Dekh ke un-dith keetaa
The English equivalent of this phrase would be to 'overlook transgressions'. The Creator is forever overlooking our transgressions and that quality of forgiveness is what a Sikh must cultivate. Forgiveness and bravery go hand in hand.

Tinnah pyaareyyan, sachhiaar-yaa(n) di kumaa-ee da dhiaan dhar ke, Khalsa ji! Bolo ji WaheGuru!
The refrain here is an injunction to remember the struggles of the heroes of Sikh history and, through them, the glory to God.


This passage of our ardaas recalls our heroes and the virtues they practiced to create a commonwealth based on compassion, charity, valor and forgiveness.

The spiritual practice of Naam Juppna enhances us so that we become less parochial and more inclusive. Naam is also a synonym for Love, the other central doctrine of Sikh teaching. A life immersed in Naam and Love must forever be expanding to include a widening community and ultimately all humanity (Sarbat da Bhalla).

The practice of Love needs to be understood in the context of gurbani. Love is not as easy it seems, nor does it just happen (despite our belief to the contrary). It is definitely an art that needs to be cultivated. 


November 15, 2010

Conversation about this article

1: Ravinder SinghTaneja (Westerville, Ohio, U.S.A.), November 16, 2010, 11:02 AM.

In writing about our heroes, I could not help but think of Joseph Campbell, who has written extensively about common mythological narratives across different cultures. One of his works is entitled, "The hero with a thousand faces," where he describes a hero's journey as a mythic one: venturing into regions of supernatural wonder, he writes, a hero overcomes great odds to win a decisive victory over fabulous forces and returns with the power to bestow boons on his fellow man. Isn't this the pattern we discern in Sikhi, as well? Naam Juppna being the journey into the depths of our being, the battle against and victory over Haumai and the return to take a stand? The same message is conveyed in the saakhi of Guru Nanak and his disappearance in the river Bein, returning a transformed man committed to spread the message of "Na koi Hindu na Mussalman." The question for us is obvious: where do we stand, individually and as a community?

2: Gurinder Singh (Stockton, California, U.S.A.), November 17, 2010, 9:36 AM.

Guru Gobind singh ji writes in the Dasam Granth: "Degh tegh jugg mai dou chalai" - The degh and tegh both must prevail in the world. It means that charity, compassion, and serving the weak and the defenceless are the collective obligations of every Sikh.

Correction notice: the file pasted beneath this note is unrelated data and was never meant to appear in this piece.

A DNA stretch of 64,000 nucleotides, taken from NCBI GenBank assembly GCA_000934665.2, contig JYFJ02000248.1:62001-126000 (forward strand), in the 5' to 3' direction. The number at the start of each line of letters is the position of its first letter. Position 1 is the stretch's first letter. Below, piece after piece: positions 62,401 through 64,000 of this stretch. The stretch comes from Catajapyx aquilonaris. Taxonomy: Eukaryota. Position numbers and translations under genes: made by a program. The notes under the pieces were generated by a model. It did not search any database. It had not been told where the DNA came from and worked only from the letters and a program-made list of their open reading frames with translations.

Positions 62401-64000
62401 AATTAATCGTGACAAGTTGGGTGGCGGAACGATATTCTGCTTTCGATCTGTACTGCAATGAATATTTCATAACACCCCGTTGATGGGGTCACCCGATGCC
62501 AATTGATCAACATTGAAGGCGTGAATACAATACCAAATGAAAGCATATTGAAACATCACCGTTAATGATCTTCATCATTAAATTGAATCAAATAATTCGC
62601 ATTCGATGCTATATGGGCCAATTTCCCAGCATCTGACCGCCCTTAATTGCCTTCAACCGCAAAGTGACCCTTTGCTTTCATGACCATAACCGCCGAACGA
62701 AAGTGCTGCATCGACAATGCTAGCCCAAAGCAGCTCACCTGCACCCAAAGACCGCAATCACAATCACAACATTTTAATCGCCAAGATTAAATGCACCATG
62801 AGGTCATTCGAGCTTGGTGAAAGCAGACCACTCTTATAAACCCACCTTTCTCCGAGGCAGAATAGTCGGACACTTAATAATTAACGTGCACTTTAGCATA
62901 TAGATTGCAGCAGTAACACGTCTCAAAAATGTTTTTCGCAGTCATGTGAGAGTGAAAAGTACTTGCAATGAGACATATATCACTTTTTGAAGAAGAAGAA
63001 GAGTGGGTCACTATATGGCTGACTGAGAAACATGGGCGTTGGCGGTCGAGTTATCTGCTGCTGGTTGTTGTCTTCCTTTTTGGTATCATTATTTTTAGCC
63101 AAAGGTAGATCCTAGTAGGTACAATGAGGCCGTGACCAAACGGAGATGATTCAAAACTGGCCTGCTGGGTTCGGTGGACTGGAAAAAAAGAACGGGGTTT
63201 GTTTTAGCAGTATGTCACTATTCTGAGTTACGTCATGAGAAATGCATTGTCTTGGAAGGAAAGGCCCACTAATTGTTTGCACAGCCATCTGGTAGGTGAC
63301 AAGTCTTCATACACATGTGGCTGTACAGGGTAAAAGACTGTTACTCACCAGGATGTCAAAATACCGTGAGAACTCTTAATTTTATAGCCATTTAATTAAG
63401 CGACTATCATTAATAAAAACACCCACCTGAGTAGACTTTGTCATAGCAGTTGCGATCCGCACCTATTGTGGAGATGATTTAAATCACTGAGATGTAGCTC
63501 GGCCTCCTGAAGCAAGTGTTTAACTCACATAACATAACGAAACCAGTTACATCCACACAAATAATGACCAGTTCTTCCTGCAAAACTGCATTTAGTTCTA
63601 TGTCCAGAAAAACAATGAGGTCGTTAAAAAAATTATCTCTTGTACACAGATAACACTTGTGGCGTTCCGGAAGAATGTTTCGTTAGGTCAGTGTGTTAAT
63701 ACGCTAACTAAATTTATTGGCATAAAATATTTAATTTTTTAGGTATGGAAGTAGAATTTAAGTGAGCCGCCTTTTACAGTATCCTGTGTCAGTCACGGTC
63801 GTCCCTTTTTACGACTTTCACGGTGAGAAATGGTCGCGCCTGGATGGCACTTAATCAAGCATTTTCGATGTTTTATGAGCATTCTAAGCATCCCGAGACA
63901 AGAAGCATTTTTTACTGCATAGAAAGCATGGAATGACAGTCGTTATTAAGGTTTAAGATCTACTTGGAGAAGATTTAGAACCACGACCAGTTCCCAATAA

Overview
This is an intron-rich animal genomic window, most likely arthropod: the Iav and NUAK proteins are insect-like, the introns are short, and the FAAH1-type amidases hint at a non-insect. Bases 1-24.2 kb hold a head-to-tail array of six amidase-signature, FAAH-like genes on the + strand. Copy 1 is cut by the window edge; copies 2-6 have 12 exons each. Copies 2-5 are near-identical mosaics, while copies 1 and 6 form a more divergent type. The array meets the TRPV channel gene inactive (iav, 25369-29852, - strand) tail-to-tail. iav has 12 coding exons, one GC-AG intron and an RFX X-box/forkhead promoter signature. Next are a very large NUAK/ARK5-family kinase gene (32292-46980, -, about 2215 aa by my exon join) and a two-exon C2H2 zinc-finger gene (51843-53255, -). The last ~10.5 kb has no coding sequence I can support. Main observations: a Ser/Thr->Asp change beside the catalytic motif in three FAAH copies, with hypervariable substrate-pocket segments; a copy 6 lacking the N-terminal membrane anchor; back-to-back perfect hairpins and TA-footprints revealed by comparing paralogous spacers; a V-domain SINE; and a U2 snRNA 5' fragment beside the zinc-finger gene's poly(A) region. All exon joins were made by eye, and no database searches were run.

3: Ravinder Singh Taneja (Westerville, Ohio, U.S.A.), November 17, 2010, 2:42 PM.

What about, "Dekh ke un-dith keetaa?" Overlooking transgressions and slights, real or perceived? And where do we draw the line? How does justice fit into all this? We might brush off an offensive remark, but what about more serious transgressions? Guru Gobind Singh was willing to travel a great distance to seek redress from Aurangzeb whose administration was responsible for putting his father to death and uprooting him and his family from Anandpur. Would that be practicing "Dekh ke un-dith keetaa?"

4: Mohan Singh (Toronto, Ontario, Canada.), November 18, 2010, 10:10 AM.

"Dekh ke un-dith keeta" - First and foremost, it is Almighty Waheguru who feeds all His creatures, good, bad, ugly, dirty or criminals. Guru Arjan said: "Kaura bol naa janai puran Bhagwane/ augun ko naa chitare" - 'He does not know any bitter words; the Perfect Lord God does not even consider my faults and demerits' [GGS: 784]. Guru Amardas said: "You Yourself created the counterfeit and the genuine" [GGS:119]. Next come parents to their child: "Dekh ke un-dith keetaa" as in "As the child, innocently making thousands of mistakes - His father teaches him, and scolds him so many times, but still, he hugs him close in his embrace. Please forgive my past actions, God, and place me on Your path for the future." [GGS:624]. Guru Angad to Humayun, Guru Amardas to Datu, Guru Ramdas and Guru Arjan to Baba Prithi Chand, Guru Hargobind to Baba Dhirmall, Guru Har Rai to Baba Ramrai, Guru Teg Bahadar to Aurangzeb, who killed Bhai Dyala, Bhai Mati Das and Bhai Sati Das in front of him and Guru Sahib himself embraced martyrdom. Guru Gobind Singh, who lost his father, mother, all his four sons and he too 'dekh ke un-dith keetaa' and continued his mission. Further Sayeen Mian Mir, Bhai Gurdas, Bhai Bidhi Chand, who witnessed the martyrdom Guru Arjan, they stayed in Hukam as instructed by the Guru. As regards "Naam juppeyyah ... Vund chhukkeyyah ...", you will find such devotees even today, may be a few in millions, but they are also included in this category and the list will continue to grow through time.

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Ardaas Part IV
The Talking Stick Colloquium # 36, Nov 15 - 21"